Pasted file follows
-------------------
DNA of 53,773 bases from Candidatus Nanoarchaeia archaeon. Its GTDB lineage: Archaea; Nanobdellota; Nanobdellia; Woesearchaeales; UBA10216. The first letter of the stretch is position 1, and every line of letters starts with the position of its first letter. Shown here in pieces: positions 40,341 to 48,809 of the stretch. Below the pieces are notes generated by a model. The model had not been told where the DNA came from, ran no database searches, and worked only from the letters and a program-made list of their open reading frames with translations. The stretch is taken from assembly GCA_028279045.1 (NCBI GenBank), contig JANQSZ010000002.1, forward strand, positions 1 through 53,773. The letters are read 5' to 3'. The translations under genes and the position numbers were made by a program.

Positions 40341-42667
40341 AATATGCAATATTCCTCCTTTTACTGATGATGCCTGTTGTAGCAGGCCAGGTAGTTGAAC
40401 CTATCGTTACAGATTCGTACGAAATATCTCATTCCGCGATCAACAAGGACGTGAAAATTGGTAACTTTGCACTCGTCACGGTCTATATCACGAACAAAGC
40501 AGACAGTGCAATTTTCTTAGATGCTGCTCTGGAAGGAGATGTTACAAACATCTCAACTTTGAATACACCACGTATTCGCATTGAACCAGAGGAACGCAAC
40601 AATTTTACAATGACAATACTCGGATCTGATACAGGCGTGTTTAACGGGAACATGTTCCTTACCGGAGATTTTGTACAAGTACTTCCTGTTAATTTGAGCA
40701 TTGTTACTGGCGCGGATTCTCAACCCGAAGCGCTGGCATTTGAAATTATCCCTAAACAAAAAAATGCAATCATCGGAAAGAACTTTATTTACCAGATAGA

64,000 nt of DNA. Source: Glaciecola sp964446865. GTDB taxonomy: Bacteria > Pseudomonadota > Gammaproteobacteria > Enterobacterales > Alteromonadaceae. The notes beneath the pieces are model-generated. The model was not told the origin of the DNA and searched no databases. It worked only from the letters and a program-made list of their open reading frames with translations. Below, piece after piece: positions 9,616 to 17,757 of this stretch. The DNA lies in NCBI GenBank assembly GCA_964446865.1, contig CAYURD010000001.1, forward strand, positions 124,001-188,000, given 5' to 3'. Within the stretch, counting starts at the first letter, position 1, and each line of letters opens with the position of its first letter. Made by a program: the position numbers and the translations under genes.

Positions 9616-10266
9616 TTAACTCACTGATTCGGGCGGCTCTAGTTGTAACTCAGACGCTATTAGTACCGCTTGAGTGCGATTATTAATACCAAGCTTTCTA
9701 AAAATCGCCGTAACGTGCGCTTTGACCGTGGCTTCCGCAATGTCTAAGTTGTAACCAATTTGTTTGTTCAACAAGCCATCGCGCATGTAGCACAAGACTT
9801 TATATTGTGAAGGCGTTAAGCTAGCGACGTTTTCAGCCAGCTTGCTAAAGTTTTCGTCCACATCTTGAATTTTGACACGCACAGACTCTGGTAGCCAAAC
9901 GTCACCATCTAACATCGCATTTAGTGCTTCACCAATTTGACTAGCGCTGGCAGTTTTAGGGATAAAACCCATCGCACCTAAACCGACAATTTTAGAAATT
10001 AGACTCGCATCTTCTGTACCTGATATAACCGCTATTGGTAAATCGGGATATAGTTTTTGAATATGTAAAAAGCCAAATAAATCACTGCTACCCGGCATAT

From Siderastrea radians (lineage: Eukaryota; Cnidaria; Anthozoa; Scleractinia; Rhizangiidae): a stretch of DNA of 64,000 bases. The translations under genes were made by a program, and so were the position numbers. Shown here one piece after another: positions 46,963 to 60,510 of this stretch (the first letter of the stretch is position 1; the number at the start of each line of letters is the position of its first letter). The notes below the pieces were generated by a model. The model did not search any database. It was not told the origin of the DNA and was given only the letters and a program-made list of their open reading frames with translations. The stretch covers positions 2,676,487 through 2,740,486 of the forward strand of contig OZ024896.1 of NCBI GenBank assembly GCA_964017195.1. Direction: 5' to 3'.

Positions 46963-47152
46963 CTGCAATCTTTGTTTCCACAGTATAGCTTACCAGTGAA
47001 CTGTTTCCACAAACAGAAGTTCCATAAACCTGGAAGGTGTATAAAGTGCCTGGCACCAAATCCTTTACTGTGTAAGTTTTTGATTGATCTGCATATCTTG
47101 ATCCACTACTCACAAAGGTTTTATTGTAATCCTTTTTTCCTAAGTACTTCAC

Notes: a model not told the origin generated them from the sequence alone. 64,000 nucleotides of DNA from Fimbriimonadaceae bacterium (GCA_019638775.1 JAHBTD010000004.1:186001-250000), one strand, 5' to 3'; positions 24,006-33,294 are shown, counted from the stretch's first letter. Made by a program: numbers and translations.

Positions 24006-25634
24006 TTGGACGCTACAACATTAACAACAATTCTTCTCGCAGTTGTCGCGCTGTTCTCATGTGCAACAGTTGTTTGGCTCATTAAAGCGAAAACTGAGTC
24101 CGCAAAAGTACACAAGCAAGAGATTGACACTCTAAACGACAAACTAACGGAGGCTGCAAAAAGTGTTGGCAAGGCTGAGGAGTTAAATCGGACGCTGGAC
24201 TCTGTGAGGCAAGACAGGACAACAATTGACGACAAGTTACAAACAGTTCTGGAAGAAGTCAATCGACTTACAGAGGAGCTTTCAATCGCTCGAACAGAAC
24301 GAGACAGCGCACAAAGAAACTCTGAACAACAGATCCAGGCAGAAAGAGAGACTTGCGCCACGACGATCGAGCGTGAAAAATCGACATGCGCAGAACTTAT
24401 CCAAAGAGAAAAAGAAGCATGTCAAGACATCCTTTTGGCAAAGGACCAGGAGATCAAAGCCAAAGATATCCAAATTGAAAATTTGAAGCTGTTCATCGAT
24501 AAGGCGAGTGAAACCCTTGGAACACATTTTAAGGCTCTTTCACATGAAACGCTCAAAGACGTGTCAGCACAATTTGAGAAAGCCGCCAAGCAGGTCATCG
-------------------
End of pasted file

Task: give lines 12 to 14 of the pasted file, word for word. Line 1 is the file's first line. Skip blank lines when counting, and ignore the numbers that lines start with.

9801 TATATTGTGAAGGCGTTAAGCTAGCGACGTTTTCAGCCAGCTTGCTAAAGTTTTCGTCCACATCTTGAATTTTGACACGCACAGACTCTGGTAGCCAAAC
9901 GTCACCATCTAACATCGCATTTAGTGCTTCACCAATTTGACTAGCGCTGGCAGTTTTAGGGATAAAACCCATCGCACCTAAACCGACAATTTTAGAAATT
10001 AGACTCGCATCTTCTGTACCTGATATAACCGCTATTGGTAAATCGGGATATAGTTTTTGAATATGTAAAAAGCCAAATAAATCACTGCTACCCGGCATAT